I don’t know. Call me crazy. No doubt it won’t be the first time.

A Million Ways in Which Your Life is Easier Than Strictly Necessary

June 9, 2015 § 38 Comments

IMG_1390We are making about four pounds of butter every other day, which is almost twice as much as we eat. This is good. We maximize our butter making during the spring months, when the pasture is peaking and the cream is highest in vitamins and minerals. You can see it in the butter; it is more than yellow.

We churn by hand. I like it, except when I don’t, which honestly isn’t very often. Maybe if I’m in a hurry. Making butter means doing lots of dishes: The jars we store the cream in (it takes about 6 quarts of cream to make 4 pounds of butter), the churn itself, the bowl we use for washing the butter to get the remnants of buttermilk out of it. From churning to clean-up, it takes me about 40 minutes to make four pounds of butter, maybe a little less if I’ve got some good tunes on the hi fi.

We’re in a cloudy spell right now, so our solar collectors aren’t doing much, which means heating water on the cooking range for dishes. It’s sort of a pain, but the thing is, it’s not, really. We live in ridiculous abundance. We are lucky just to be alive. I can think of a million other ways our lives are easier than strictly necessary, and when I do, heating water on the cooking range to wash dishes suddenly ceases to seem like much of a burden. I actually think this is the biggest secret to a contented life: The ability to think of a million other ways in which your life is easier than strictly necessary. Seriously. Try it. And if that doesn’t work, pick up a copy of this anthology. Reading about slurping the cold jellied remains of boiled dog bones in a wall tent at -40 with your toes falling off from frostbite is bound to put a shine on your current state of affairs. Plus, there’s an Edward Abbey piece in there. Can’t hardly go wrong with Abbey.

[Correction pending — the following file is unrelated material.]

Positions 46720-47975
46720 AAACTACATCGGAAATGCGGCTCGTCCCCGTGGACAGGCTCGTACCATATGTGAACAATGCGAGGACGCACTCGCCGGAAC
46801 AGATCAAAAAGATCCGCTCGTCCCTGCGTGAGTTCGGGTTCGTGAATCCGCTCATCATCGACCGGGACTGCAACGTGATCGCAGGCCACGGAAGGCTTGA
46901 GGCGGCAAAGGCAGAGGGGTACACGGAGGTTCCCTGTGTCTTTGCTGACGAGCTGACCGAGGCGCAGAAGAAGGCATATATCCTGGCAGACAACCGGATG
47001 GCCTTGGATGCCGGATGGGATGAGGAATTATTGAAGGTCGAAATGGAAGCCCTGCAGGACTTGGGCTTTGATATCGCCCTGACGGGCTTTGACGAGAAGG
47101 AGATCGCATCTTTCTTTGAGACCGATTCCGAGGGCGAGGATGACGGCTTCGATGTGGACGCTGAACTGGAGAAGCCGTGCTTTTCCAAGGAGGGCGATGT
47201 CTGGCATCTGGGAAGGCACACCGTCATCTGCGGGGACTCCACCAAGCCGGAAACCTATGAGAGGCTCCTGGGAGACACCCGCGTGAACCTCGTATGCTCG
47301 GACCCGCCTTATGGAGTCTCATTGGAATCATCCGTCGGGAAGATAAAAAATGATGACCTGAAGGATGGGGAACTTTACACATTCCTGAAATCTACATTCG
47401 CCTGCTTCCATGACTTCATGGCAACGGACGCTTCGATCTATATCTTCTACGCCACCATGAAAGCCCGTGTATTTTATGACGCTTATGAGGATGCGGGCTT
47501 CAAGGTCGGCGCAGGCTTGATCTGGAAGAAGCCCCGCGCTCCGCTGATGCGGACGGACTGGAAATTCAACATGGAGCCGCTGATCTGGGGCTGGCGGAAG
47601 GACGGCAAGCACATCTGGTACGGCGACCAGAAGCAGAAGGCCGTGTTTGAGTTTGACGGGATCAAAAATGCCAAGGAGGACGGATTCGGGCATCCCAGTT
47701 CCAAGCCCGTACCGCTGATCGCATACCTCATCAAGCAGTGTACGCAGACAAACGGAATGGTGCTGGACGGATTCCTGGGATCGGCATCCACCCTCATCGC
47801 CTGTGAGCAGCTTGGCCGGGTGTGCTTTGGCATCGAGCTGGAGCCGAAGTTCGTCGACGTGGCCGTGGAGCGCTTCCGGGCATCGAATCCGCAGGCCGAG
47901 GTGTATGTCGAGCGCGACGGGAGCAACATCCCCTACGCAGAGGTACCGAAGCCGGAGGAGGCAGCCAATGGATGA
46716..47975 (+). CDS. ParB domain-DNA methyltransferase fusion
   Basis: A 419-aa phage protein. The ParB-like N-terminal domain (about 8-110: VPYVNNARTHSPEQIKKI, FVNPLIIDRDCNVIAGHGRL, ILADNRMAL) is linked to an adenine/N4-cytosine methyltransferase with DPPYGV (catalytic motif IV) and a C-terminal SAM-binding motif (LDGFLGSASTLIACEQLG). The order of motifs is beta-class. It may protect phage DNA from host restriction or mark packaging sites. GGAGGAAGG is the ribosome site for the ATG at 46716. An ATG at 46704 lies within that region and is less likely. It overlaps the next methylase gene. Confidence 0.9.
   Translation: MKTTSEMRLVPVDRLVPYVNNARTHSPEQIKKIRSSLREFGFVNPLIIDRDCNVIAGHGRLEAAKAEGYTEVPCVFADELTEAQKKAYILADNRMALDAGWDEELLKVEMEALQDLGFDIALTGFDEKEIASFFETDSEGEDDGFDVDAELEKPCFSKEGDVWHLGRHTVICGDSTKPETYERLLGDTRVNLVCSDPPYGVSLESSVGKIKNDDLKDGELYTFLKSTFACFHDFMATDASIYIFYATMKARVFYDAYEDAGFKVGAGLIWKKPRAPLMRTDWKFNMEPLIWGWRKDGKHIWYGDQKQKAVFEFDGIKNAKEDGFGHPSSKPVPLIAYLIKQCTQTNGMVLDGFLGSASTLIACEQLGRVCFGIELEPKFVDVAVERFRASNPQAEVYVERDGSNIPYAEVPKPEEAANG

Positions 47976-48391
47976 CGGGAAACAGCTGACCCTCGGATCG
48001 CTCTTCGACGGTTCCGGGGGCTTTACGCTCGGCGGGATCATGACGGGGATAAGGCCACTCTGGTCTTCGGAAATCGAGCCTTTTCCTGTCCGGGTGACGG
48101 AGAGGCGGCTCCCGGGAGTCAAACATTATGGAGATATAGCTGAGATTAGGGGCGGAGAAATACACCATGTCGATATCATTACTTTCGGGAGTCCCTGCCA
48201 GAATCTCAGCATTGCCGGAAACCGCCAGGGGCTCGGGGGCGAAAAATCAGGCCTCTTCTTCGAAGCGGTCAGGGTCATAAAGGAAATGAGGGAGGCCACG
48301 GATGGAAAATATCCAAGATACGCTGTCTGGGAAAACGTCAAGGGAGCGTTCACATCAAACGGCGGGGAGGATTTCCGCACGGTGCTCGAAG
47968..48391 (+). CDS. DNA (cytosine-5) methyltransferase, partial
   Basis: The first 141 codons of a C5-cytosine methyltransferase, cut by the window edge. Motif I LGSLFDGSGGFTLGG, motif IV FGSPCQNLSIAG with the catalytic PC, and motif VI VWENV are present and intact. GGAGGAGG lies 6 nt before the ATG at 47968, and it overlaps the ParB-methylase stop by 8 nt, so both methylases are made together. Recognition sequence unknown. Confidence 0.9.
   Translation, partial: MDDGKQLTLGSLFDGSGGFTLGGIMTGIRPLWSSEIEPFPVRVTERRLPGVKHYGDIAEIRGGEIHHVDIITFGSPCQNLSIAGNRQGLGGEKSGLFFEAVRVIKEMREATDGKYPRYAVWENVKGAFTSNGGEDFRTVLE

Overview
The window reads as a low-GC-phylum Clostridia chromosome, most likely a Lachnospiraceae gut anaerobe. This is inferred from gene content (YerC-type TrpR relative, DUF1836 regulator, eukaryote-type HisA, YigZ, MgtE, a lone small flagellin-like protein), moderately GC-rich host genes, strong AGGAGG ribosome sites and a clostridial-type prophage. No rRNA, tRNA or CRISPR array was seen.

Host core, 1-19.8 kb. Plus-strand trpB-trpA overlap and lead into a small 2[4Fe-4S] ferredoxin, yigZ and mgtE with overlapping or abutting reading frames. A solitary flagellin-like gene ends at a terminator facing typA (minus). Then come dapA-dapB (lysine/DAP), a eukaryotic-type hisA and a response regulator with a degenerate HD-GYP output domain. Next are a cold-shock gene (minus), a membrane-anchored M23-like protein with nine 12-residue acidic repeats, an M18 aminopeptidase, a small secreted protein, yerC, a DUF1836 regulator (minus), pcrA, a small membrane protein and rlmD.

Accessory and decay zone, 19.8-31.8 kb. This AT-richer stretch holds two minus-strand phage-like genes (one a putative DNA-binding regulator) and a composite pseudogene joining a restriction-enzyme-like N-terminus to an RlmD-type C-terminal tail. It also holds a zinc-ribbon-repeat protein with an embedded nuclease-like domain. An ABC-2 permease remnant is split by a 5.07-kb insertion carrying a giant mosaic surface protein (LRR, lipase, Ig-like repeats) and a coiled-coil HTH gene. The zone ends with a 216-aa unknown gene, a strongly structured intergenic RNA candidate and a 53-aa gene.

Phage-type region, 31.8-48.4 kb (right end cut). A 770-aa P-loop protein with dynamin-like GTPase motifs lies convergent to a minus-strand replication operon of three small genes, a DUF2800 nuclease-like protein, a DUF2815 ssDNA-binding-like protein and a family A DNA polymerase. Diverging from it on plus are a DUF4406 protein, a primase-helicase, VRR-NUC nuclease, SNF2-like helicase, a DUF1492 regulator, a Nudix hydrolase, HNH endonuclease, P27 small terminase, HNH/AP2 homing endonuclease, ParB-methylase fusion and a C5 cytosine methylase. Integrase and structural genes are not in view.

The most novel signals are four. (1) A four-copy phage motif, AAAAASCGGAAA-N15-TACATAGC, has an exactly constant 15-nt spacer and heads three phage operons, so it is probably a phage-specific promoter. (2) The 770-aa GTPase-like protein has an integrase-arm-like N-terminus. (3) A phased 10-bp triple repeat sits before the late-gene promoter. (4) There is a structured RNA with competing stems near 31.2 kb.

We’ll milk two cows twice per day for maybe another 10 weeks, at which point we’ll transition to once per day. This is in part because we’ll have a nice stash of butter by then, in part because it’ll be time to start weaning the calves off milk, and in part because we’re lazy. Plus, by then it’ll be about time to start harvesting all sorts of garden-y goodies, so it’s a swell time to free up the evening milking period.

The calves are doing great. We feed 4x/day, a half-gallon each per feeding. Most the boys do the bottle feeding, but sometimes it’s Penny or me. It’s nice, bottle feeding a calf. I mean, yeah, sometimes you’d like to move onto the next thing, but the thing is, you can’t. You gotta wait until those confounded calves are done sucking the last foamy dregs outta those bottles, like an alcoholic nursing his final round beer. Truth is, I sort of like tasks that force me to slow down. To stay present. I need something to keep me on track.

We’re eating like kings. Fresh butter. Kefir made from cream. Haunches of lamb and pork. Salads at least twice each day, topped by Pen’s homemade cheese. For breakfast, eggs and sausage and thick slices of Blake’s bread. Brook trout the boys bring home. We all drink straight from the jar of milk in the fridge whenever we want. There are even still blueberries in the freezer. It’s all super simple and insanely good, and we try not to take it for granted but of course we do.